My 13 year old has dyed her hair because I dye my hair. I'm 34 and I still dye my hair funky colors (currently red & black but have been blue or purple as well). That being said let him have fun. Make sure what you pick is DEMI or SEMI permanent as that will wash out in 6 to 8 weeks. They generally don't make permenent hair color in the cooler shades like purple or pink so it's easy to find the wash out stuff. Have fun with it and keep a laid back attitude!
Julie - posted on 08/08/2012
My 7 year old wanted BLUE dyed hair, he kept bugging me so I finally bought the kit and started the process (you have to bleach the hair first, then color.) After we bleached it, I said "Ready for the BLUE? He said, I think I like it just like this! Never even made it to color. Start with same with your son, he may just like it bleached and the pink can come later, or not.
Remind your husband that PINK is back, just like in the 80's. Remember in the '80's PINK IZOD's? My Brother wore one his Sophomore year to a Country Hick High School. My Dad thought he'd be beat up for sure! He sported the plaid shorts and Sperry Topsiders with it! Instead of being made fun of, everyone was wearing the same thing by the next year...
Self expression is key to forming one's identity. Have fun with it :)
Tammy - posted on 08/03/2012
Nice thing about hair is that you can always change the colour on a whim! :)
If he doesn't like the pink tomorrow, get a dye remover and start again.
That happened to me the day before I got married. I wanted to even the colour out (too much sun streaking the previous summer) and the colour I got was way off, or someone had switched the colour in the box! And I have waist length hair! Luckily I was able to fix it with a dye remover and the proper colour afterwards. It was a lovely wedding. :)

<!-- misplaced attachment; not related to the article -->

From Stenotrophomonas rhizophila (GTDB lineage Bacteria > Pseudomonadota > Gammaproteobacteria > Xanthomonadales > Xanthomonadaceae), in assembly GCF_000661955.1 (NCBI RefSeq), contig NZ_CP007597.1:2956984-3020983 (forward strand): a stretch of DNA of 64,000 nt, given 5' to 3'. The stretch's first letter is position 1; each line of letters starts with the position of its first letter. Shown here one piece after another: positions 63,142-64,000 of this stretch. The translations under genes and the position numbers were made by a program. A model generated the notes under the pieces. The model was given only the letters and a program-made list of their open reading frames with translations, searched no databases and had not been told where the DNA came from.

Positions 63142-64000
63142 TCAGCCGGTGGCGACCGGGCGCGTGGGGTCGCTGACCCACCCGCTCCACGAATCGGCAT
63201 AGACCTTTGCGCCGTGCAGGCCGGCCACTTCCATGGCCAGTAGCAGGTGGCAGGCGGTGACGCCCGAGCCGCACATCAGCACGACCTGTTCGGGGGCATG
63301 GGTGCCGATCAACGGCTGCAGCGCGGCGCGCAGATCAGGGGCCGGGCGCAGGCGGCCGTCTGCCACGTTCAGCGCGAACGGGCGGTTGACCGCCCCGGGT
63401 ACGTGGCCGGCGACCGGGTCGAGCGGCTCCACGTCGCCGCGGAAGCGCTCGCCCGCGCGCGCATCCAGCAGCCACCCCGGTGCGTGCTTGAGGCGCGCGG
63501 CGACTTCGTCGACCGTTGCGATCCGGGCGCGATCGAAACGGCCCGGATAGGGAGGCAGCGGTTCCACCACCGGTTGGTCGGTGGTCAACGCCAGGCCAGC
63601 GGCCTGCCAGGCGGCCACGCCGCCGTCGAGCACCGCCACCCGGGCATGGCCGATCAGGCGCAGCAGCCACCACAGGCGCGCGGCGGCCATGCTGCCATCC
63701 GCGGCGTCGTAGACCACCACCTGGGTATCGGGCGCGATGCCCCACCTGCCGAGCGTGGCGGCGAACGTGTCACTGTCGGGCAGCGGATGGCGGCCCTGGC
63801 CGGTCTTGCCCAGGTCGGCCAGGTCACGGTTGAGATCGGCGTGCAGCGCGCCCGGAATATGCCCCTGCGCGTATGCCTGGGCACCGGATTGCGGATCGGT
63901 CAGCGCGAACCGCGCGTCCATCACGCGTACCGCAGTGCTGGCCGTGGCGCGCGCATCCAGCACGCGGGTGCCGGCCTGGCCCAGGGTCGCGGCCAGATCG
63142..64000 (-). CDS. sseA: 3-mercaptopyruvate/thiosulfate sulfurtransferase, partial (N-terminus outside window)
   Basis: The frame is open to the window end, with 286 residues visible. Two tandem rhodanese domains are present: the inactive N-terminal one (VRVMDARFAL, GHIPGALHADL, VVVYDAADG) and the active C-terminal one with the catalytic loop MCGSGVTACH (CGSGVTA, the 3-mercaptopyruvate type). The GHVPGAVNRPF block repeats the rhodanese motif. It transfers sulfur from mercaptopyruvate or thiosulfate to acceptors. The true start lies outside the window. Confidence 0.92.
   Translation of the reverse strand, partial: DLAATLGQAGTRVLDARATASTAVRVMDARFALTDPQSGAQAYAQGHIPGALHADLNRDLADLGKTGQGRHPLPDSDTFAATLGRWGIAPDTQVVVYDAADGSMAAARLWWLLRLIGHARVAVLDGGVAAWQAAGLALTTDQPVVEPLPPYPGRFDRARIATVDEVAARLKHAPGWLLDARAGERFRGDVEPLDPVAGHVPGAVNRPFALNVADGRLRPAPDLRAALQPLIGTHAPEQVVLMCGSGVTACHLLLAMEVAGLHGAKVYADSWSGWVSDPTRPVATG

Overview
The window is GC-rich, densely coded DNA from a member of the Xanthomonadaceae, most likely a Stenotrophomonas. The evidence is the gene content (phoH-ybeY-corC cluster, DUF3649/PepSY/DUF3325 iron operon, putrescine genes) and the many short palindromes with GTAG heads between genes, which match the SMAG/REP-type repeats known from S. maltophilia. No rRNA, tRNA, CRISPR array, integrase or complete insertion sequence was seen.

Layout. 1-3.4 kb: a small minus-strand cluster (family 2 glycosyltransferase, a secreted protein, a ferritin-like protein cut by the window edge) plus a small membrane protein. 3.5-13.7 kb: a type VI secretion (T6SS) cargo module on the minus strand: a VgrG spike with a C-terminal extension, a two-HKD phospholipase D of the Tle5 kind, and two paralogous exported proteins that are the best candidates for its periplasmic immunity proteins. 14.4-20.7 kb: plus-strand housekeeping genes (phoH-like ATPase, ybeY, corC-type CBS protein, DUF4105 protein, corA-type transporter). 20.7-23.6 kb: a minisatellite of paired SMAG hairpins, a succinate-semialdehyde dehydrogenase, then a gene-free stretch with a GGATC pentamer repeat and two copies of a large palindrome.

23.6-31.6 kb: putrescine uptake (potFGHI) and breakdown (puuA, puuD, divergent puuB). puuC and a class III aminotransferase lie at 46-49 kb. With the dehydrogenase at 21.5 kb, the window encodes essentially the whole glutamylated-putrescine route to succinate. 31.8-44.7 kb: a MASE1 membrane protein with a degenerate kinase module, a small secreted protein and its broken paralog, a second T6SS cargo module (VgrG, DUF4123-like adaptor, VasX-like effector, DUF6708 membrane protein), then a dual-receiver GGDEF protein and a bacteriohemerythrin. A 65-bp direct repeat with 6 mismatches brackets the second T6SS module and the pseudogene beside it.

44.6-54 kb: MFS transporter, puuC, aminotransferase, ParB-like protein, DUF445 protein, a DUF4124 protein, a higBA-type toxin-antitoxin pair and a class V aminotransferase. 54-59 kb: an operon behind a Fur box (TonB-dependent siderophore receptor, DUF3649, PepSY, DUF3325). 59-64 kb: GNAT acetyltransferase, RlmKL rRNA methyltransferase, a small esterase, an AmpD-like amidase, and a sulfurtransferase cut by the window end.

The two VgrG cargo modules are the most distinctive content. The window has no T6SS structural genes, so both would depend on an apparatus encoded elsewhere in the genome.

Medic - posted on 08/02/2012
I am all for it....but then again my 5 year old dyes his hair every color under the sun and has designs shaved into the side of his head. People will always find something to pick on someone about. My son at 5 just tells them....good thing its my hair, or glad your not my mom.
Anne-Marie - posted on 07/24/2012
PINK! support your son in what he wants... My 15 year old nephew LOVES pink and wears it often. He very rarely gets comments, and when he does, he just brushes it off. My son also loves pink, and I let him have his sparkly shoes, hair bands (he has long hair) and no one really teases him. They did at first, but now they know it is just him.... =).
Dove - posted on 07/17/2012
I don't mind if my child dyes their hair with temporary dye, but the chemicals in the bleaching stuff or the long term hair dye is not something I want my child using. I don't want to be responsible for risking permanent damage to their hair.
I would also never allow my child to do something that violates the school dress code. The rule may not make sense to some people, but by teaching my child that it is ok to break the rules (unless the rule causes actual damage to a person)... I am setting them up to fail in life. Bosses have rules that make no sense sometime and you either follow them... or become unemployed.
Rules that harm people I have no problem in them breaking... other than that.... I'm not a rule breaker and I won't raise my child to be one either. Different priorities I suppose.
Chaya - posted on 07/17/2012